- You taught others the best practices around journey mapping so they could use this tool for smaller journeys or team-specific issues.
Journey mapping led to improved communication between teams who understood how siloes created challenges for customers.
[Guide] Customer Journey Mapping Workbook
[Guide] Interactive Customer Journey Map Template Spreadsheet
[Article] Why Journey Map? 3 Problems They Can Solve
[Article] Customer Journey Mapping: Real-World Examples & Use Cases
6. You created communication strategies to include customer experience ideas on a regular basis.
Your created clear channels of communication — with both customers and employees, flowing both directions.
- Maybe you worked with your internal communications team to provide a cadence of customer stories so everyone in the organization stayed connected to the humans served.
- You gathered videos and recordings to help share the customer’s actual voice as part of the storytelling.
- You celebrated individual employees and teams who delivered on the customer experience mission, which is quickly becoming part of the organizational DNA.
[Article] Communicating CX: 12 Tips for Talking About Customer Experience
Your informal strategies began to demand a more formal structure.
Enthusiasm about sending surveys and journey mapping may have led to duplicative work, inefficiencies and competing priorities. Now that customer experience is such a big part of the organization, it’s time to set up a team.
7. You set up a CX Team of cross-functional leaders.
This team was given a clear CX Charter and understand their role is to help prioritize CX initiatives and provide governance around CX efforts.
This team continues to meet regularly and uses data and organizational goals to create the appropriate CX roadmap for the future. Leaders work together to align priorities with the CX Mission Statement and the CX Success Statement. They also bring CX priorities back to their teams.
You have C-Suite representation to gain the funding and resources necessary for the identified efforts needed.
[Guide] CX Charter Guidebook
[Article] Create Your CX Charter with These 6 Questions
[Guide] CX Meeting Agenda & Guidebook
[Article] How to Run an Effective Customer Experience Team Meeting
8. You added a more formal structure to the CX champion program.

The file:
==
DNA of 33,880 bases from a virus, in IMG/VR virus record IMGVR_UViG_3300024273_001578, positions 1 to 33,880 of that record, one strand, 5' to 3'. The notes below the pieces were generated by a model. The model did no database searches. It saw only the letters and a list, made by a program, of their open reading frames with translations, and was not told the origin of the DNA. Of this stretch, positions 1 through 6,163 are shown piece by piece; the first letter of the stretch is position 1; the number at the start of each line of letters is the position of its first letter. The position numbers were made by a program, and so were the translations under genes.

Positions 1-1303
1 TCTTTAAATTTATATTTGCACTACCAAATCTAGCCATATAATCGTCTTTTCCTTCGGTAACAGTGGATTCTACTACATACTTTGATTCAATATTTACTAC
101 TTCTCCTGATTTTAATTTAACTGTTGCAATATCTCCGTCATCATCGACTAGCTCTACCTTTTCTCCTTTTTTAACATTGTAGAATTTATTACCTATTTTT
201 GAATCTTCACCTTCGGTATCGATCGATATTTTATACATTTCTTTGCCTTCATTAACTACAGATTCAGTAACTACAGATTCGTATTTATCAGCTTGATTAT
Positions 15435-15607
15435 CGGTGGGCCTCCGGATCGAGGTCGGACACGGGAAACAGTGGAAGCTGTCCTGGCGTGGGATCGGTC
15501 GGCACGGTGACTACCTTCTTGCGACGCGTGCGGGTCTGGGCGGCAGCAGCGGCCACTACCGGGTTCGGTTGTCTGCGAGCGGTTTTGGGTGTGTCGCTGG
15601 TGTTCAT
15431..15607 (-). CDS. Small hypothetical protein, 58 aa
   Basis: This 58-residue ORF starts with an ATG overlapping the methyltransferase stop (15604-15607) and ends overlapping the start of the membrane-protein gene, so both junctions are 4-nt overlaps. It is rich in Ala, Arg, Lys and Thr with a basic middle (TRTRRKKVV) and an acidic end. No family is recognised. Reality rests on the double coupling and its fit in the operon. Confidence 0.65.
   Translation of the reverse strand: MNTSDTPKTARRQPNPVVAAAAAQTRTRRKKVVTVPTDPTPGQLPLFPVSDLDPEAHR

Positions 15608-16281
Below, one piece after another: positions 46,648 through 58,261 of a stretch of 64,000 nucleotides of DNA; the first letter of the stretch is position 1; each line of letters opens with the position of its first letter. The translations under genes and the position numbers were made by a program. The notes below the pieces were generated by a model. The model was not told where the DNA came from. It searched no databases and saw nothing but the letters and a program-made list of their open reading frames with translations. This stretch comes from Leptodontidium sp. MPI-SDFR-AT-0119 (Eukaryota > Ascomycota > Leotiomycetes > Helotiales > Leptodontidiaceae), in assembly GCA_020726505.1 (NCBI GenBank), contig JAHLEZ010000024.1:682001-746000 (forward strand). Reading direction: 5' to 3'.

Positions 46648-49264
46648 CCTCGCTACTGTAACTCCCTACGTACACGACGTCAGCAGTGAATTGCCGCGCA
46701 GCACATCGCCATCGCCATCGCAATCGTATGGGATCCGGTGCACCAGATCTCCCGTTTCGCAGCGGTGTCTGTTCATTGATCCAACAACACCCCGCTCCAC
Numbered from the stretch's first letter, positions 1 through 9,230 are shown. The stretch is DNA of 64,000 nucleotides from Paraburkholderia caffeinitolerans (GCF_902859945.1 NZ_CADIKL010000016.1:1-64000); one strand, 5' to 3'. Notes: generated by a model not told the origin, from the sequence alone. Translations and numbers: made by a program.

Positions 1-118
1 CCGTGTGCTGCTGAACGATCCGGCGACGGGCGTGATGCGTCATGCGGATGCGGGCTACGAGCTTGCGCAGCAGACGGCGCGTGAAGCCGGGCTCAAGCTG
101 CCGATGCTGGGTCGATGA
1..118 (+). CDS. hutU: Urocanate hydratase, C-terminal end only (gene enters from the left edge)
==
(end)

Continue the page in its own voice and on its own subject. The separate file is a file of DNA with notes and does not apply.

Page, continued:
Now, your champions are throughout the organization and have clear goals and duties.
They are offered additional CX education and support, and provide that education back to their teams via lunch and learns and more structured training sessions. Employees are invested in the goals of customer experience and provide their own insights and ideas to improve things for the customer.
[Article] Improve Employee Experience to Improve Customer Experience
9. You’re working with HR leaders to ensure CX priorities and education are included in employee hiring and onboarding.
You provide wording around the CX mission to include in job postings and role descriptions.
You work with the Learning and Development Team to add ongoing customer experience education, starting with onboarding.
Employee journey mapping helps teams come together and understand the true experience of job candidates and others. HR leaders work together to ensure the CX Mission is reflected in the employee experience.
[Guide] Employee Journey Map Template
[Article] 7 Tips to Simplify & Improve Employee Journey Mapping
10. You’re collaborating on an employee recognition program focused on customer experience.
Employees and teams who deliver on the CX Mission are recognized publicly throughout the organization.
Improvements to the customer’s journey are celebrated and employees understand how their daily efforts are tied to the customer’s journey.
Employees in roles that aren’t traditionally seen as customer-facing are included in these recognitions. Perhaps a Supply Chain Manager or a Property Manager is recognized for how their work has a positive impact on the customer’s journey.
11. Finally, you report your results.
You regularly share data and insights with leadership.
You use tools like dashboards to show progress throughout the year, but you never lose sight of the humans those numbers represent. You share customer stories, employee recognition celebrations, and more. You leverage your Voice of the Customer program, but you also share the true voice of the customer through audio recordings, actual customer quotes, customer thank you messages, and more.
[Article] How to Use Imperfect Data to Deliver a Perfect Customer Experience
What a year!
Now admittedly, this is an ambitious picture and may seem overwhelming. Customer experience success takes time, and depending on your unique situation, all of these initiatives may not fit in a single year.
If all these videos and resources feel like too much, here’s a single place to start: Our Customer Experience Reflection & Planning Questionnaire. It’s a great tool to help you assess where you are and where you want to go.
Whether you’re starting at month one or year six, think of the next twelve months as a time to ensure customer experience success is well-defined at your organization. Take on that and everything else becomes just a smidge easier.
Are you ready to take on the year?
Of course you are. You’re putting in effort on behalf of your customers. And that’s a great goal for every day in every year.